A norm doesn’t remain a norm unless nearly everyone involved acquiesces to it. A couple of years ago The Economist referred to the signs of growing unhappiness with the state of scholarly publishing as "The Academic Spring," and Vandegraft and Bowley's paper is part of it.
"A great example of a proactive and outspoken group,” Bowley told me in an email exchange, "was the Journal of Library Administration's Editor-in-Chief Damon Jaggars and entire editorial board who resigned in March 2013 … [over] an author agreement that they thought was "too restrictive and out of step with the expectation of authors.” Vandegrift was among the authors who had requested a Creative Commons license or to retain their copyright — an open-access policy that Taylor & Francis, the journal’s publisher, rejected.
Continuing the effort to bring the publishing practices of LIS researchers into accord with its ethos, Vandegrift and Bowled have created an instrument called the Journal Openness Index. It uses a points system for the various degrees of control over copyright and reuse indicated in a journal’s stated policies. The higher the JOI, the more open-access the publication. Crunching the numbers for several leading LIS titles, the authors find that the journals of professional societies get the highest scores while those from commercial-academic publishers get the lowest, with journals issued by university presses falling somewhere in between.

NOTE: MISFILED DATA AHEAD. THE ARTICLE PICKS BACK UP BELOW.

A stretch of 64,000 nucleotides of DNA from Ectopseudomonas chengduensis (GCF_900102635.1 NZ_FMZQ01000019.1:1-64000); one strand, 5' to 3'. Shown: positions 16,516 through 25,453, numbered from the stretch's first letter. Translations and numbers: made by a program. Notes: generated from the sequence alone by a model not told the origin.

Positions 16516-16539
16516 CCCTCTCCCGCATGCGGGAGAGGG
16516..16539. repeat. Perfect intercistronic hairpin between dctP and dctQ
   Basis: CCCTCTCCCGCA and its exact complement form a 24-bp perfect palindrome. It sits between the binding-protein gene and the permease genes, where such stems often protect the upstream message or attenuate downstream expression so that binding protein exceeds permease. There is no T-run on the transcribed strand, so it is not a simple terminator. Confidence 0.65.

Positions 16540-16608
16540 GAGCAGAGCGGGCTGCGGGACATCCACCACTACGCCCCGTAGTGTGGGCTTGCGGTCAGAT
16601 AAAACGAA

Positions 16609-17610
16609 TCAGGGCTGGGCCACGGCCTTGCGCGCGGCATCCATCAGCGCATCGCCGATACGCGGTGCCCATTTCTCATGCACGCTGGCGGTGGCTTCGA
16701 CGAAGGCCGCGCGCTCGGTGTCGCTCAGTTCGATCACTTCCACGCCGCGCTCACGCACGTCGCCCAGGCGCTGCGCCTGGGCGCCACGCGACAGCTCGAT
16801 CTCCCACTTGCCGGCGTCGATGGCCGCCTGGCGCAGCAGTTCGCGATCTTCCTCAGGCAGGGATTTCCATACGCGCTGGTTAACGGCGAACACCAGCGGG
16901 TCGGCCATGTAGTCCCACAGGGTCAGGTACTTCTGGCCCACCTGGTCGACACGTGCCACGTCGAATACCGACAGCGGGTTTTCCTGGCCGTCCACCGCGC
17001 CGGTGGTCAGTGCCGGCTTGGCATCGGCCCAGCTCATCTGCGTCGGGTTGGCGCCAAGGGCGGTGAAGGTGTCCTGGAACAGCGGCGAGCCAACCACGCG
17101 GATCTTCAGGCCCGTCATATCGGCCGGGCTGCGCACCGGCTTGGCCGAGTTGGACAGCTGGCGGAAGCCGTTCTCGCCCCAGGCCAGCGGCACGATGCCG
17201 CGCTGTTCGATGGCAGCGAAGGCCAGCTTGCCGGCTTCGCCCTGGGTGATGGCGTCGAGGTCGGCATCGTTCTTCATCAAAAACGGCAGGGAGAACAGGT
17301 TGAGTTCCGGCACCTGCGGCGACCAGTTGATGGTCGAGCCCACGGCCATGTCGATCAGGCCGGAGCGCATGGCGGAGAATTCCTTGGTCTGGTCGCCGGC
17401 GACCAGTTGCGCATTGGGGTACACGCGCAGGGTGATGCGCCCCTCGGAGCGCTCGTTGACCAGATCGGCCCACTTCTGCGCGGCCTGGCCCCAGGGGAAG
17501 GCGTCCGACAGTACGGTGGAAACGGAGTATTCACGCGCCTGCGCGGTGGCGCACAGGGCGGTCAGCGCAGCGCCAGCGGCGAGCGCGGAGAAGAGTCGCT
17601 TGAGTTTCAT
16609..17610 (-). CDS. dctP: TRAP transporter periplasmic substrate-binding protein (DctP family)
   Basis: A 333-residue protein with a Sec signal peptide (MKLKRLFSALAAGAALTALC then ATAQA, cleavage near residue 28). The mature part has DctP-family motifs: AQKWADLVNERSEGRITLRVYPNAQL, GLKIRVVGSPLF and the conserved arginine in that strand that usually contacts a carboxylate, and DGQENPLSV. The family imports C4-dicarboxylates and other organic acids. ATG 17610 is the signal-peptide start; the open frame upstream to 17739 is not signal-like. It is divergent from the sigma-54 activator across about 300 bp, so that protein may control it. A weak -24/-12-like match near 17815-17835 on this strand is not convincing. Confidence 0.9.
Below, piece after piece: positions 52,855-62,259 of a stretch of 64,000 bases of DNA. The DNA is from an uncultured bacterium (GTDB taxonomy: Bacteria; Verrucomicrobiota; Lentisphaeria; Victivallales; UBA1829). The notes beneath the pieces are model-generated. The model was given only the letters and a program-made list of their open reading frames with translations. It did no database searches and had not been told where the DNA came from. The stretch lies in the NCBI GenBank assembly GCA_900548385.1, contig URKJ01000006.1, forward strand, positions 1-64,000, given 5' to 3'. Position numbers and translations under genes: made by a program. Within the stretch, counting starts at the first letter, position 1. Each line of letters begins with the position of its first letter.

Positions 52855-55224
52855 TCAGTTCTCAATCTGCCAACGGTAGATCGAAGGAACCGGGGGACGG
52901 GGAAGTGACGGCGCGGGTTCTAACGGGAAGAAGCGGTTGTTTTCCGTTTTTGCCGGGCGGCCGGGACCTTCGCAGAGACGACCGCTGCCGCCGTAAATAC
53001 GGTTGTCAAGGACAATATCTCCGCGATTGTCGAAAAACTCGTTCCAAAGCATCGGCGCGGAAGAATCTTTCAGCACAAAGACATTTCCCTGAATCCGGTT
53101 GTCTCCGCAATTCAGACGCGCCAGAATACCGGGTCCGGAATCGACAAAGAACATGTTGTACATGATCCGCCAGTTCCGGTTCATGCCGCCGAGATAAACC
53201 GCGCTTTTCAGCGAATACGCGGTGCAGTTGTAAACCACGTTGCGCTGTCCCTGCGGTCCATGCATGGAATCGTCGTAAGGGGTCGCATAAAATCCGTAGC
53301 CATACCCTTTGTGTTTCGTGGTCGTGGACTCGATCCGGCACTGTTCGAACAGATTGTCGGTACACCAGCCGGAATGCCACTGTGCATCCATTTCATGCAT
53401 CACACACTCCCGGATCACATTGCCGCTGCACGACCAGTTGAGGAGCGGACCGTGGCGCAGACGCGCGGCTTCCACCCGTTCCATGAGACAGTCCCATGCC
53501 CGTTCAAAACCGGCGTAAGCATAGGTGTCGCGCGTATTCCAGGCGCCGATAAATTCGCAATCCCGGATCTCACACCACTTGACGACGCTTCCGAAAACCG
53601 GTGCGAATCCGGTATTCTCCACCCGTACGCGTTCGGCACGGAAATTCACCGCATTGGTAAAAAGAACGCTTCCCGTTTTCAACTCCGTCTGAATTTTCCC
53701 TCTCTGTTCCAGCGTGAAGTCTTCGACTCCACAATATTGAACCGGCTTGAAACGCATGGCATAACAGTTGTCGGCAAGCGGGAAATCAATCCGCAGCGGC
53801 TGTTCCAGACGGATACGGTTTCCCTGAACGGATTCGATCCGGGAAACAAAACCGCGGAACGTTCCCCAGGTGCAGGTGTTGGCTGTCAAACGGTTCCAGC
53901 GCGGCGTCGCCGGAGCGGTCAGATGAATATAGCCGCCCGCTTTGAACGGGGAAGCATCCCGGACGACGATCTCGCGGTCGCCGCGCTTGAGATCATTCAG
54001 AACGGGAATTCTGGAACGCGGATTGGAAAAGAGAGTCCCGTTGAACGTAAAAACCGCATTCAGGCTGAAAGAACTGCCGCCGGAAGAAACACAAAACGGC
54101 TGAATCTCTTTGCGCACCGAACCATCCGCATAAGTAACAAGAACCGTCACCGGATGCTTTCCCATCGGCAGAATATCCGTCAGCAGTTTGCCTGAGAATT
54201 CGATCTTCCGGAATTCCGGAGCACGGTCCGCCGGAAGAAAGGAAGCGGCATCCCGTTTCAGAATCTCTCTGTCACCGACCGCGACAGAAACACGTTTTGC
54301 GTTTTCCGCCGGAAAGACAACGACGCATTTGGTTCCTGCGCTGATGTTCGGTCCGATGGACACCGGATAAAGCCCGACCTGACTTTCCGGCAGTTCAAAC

That is not exactly counterintuitive. But Vandegrift and Bowley offer JOI as a step in the direction of establishing open access as one of the criteria for how colleagues assess the value of scholarship in their own field.
"I imagine all the students that come out of library schools,” Vandegraft said by email, who "go into public librarianship and all of a sudden are cut off from access to the literature that can and should inform the practice of their work, which they were trained to do in library schools where ‘access' is touted as a value. I think we can do better, and I think it will take articles like this one to push librarians to be more proactive and to ask our faculty colleagues to join us."
As for applying JOI to journals in other fields, the idea is feasible but demanding. “Such a project would need proper backing,“ Bowley told me, "whether in the form of a team or institutional and financial support, in order to ensure its long-term upkeep. It could also be partially done through crowdsourcing the information, though. If a professional organization or institution is interested in taking up the project, they would certainly be welcomed to do so.”
I hope their colleagues take them up on it. An informed librarian is a helpful librarian — and it’s a fool who underestimates the value of that.